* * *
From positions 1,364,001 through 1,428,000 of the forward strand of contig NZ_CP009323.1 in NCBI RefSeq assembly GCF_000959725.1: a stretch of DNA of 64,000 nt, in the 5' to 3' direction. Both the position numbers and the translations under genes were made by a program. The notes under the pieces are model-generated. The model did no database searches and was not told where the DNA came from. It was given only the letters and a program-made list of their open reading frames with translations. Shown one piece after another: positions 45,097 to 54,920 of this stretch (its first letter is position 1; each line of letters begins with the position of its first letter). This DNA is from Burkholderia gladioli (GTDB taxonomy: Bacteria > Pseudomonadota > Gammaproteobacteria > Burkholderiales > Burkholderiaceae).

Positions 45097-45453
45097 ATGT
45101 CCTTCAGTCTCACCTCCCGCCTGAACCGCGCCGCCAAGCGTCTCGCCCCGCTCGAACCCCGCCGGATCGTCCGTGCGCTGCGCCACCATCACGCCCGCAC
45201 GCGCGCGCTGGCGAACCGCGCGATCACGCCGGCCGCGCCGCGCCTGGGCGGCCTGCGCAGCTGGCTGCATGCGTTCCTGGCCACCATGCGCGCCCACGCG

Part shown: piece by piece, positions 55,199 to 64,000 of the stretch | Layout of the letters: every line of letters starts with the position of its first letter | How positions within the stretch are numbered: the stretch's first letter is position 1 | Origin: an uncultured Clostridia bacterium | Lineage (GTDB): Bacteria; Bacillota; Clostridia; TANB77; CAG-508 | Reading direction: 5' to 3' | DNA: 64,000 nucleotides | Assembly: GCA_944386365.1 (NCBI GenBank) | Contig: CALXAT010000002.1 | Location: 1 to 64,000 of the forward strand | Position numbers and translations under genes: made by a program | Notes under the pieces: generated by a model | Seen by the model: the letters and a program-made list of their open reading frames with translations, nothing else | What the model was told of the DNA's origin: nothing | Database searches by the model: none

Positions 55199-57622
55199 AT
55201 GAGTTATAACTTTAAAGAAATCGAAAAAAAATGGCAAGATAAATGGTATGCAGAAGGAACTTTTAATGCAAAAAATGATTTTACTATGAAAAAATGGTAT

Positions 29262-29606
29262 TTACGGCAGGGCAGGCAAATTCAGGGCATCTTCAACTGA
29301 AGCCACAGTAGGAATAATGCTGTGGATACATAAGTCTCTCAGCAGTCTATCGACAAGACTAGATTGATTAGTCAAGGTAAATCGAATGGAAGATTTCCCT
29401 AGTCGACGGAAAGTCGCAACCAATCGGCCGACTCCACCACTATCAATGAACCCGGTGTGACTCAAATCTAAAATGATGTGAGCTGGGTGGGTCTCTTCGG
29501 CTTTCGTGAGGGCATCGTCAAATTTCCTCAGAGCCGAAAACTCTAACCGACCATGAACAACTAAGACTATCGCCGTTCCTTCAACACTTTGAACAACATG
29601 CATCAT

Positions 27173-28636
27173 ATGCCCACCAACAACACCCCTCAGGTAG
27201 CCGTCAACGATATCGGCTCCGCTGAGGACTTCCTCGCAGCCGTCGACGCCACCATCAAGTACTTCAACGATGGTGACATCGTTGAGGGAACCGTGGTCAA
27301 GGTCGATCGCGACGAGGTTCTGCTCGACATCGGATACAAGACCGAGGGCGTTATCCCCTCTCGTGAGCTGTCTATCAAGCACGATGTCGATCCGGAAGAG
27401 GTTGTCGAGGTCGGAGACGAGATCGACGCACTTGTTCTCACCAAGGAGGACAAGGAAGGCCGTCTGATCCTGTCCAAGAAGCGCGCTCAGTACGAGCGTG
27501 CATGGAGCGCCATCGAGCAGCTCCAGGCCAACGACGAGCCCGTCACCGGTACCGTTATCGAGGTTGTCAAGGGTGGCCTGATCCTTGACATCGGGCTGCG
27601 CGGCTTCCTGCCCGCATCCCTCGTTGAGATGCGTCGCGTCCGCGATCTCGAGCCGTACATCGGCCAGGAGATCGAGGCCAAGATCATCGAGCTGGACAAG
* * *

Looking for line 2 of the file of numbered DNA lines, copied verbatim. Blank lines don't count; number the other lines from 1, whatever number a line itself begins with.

Positions 45097-45453